Following the electroplating, or phosphating operations, the coated article is chromated. This chromating step consists of treating the article in such a manner as to convert the metal surface thereof into a clear, stain-free finish with corrosion resisting properties. While various substances may be used for such chromating action, I prefer to use a chromating material consisting of about 90% chromium trioxide and about 10% sodium bisulfate dissolved in water, the concentration of this chromating material being between about 6 and about 16 ounces per gallon of water. The article to be chromated is thoroughly rinsed to free it from alkalis and is then dipped into the chromating solution for between about 10 seconds and about 25 seconds. Preferably the solution should be at a temperature between about 65 F. and about 95 F.

Upon removing the article from the chromating bath, it is thoroughly rinsed with water. The chromated surface is then covered with a hydrophobic, thermosetting polymer and the article is heated at a temperature between about 300 F. and about 400 F. until the polymer has been baked and has become a hard film. The heating time depends somewhat on the thickness of the metal article and its variations in thickness. Preferably the heating is continued long enough for all parts of the metal article to be brought in the above specified range of temperatures.

A preferred hydrophobic thermosetting film-forming polymer composition is as follows:

______________________________________Hexamethoxy methyl melamine               about     15.3%Ethyl Acrylate      "         16.0%Methacrylic Acid    "         1.0%Chromium Trioxide   "         0.1%Water               "         67.6%______________________________________

Other film-forming compositions which may be used include the hexamethoxy methyl melamine of the foregoing composition with equivalents of the other ingredients thereof.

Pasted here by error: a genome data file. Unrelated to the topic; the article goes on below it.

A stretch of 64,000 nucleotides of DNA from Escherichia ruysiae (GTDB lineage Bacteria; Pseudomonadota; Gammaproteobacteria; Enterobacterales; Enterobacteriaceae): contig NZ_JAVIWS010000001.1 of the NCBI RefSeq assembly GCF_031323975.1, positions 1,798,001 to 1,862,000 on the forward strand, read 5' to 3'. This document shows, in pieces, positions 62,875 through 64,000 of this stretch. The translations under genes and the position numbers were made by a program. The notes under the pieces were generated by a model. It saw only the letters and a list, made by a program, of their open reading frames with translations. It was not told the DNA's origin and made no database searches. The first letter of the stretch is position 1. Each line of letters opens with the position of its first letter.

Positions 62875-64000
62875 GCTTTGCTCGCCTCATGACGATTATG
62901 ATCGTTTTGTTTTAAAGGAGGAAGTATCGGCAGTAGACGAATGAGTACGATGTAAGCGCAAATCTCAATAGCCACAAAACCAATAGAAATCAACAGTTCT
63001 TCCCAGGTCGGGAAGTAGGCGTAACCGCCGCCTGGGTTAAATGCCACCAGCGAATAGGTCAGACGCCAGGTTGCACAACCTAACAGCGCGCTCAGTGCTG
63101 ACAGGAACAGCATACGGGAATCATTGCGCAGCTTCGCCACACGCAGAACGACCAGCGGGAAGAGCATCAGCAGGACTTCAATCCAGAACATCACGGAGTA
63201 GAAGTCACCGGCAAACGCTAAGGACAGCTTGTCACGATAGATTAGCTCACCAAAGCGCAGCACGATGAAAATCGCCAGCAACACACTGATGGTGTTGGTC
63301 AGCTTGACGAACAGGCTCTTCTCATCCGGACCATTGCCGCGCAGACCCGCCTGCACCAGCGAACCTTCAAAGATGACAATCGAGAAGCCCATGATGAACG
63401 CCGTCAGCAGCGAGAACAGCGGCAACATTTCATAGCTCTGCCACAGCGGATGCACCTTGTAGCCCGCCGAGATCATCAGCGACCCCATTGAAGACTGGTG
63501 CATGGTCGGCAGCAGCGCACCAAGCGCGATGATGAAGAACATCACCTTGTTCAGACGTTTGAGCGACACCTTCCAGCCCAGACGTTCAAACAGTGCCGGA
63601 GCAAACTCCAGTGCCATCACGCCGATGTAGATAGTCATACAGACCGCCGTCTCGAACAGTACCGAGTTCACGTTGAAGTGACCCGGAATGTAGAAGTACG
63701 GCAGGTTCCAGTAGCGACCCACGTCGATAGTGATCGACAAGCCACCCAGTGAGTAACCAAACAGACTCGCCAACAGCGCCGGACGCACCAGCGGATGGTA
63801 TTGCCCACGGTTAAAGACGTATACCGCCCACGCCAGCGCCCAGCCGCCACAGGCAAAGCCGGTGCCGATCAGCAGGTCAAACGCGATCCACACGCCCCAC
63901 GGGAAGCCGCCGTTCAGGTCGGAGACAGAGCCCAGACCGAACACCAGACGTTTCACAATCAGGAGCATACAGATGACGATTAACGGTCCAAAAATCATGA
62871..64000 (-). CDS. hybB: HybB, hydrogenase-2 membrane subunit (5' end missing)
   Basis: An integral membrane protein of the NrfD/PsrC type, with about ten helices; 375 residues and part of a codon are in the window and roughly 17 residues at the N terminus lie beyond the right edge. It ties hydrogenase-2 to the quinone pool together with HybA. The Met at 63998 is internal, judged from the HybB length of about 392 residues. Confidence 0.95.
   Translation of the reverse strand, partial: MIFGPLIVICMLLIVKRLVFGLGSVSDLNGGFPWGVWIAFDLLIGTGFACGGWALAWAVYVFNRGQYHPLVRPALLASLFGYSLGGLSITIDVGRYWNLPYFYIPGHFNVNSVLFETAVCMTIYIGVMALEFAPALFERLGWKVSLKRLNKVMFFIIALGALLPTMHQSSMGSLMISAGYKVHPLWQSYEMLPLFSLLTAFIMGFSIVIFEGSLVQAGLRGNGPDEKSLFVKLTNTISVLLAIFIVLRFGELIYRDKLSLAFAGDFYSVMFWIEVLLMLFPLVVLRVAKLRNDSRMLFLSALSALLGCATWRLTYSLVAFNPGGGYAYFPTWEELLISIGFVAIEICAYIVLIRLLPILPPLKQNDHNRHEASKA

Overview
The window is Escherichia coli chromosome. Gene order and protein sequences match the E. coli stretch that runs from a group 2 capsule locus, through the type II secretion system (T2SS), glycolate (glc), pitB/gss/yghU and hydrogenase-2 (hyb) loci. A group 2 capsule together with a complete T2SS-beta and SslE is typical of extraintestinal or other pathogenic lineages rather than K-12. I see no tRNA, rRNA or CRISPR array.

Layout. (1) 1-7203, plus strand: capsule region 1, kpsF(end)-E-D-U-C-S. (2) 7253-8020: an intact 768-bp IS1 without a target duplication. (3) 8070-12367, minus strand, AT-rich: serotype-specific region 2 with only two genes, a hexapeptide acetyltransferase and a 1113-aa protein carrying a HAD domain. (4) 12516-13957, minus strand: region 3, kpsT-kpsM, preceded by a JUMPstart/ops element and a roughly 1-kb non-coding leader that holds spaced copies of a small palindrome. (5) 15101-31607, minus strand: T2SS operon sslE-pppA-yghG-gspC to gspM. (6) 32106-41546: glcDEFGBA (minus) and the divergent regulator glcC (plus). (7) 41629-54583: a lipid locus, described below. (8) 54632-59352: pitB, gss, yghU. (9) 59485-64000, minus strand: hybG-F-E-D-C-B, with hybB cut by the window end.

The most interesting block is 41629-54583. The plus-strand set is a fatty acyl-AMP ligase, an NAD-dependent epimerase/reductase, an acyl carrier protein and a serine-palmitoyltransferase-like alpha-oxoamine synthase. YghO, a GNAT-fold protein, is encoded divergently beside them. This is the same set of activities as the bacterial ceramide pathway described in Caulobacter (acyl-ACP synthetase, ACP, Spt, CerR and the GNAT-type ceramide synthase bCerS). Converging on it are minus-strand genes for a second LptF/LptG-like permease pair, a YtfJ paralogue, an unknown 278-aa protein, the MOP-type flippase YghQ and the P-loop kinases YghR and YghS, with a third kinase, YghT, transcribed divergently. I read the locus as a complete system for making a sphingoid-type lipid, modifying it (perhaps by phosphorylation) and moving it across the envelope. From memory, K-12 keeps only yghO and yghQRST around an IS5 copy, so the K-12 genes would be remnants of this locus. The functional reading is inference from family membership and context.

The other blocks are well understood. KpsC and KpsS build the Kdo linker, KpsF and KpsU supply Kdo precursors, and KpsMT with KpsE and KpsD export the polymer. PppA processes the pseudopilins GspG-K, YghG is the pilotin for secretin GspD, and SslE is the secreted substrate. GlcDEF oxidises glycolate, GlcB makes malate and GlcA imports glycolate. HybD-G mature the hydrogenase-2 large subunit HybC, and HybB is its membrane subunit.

The above preferred film-forming composition has given new and unexpected results in terms of corrosion prevention. For example, the films formed by this invention have been shown to have a pencil hardness of H-3, excellent flexability, abrasion resistance and adhesion, and have evidenced no degraduation after being disposed for well over 100 hundred hours to humidity and salt spray conditions. In contrast therewith, films composed of epoxy solvent lacquer have exhibited a pencil hardness of H, good flexibility and abrasion resistance, and fair adhesion, and were affected when exposed for 100 hours to humidity or to salt spray.

Films composed of nitrocellulose have exhibited a pencil hardness of H, poor flexibility and abrasion resistance, fair adhesion, and were affected when exposed for 25 hours to humidity or salt spray.

In accordance with another aspect of the present invention, it has been found that uniformity of the thermosetting polymer coat and its abrasion resistance can be substantially improved by applying a plurality of polymer coatings prior to heat setting the polymer. It is preferable to apply each successive polymer coating after the previous coat has become tacky. Depending on the type of polymer coating used, the second coating can be applied almost instantly, or may require a few seconds delay between coating applications. Vastly superior results have been found where two polymer coatings are applied prior to heat setting the polymer. Added polymer coatings prior to heat setting have produced additional protective benefits.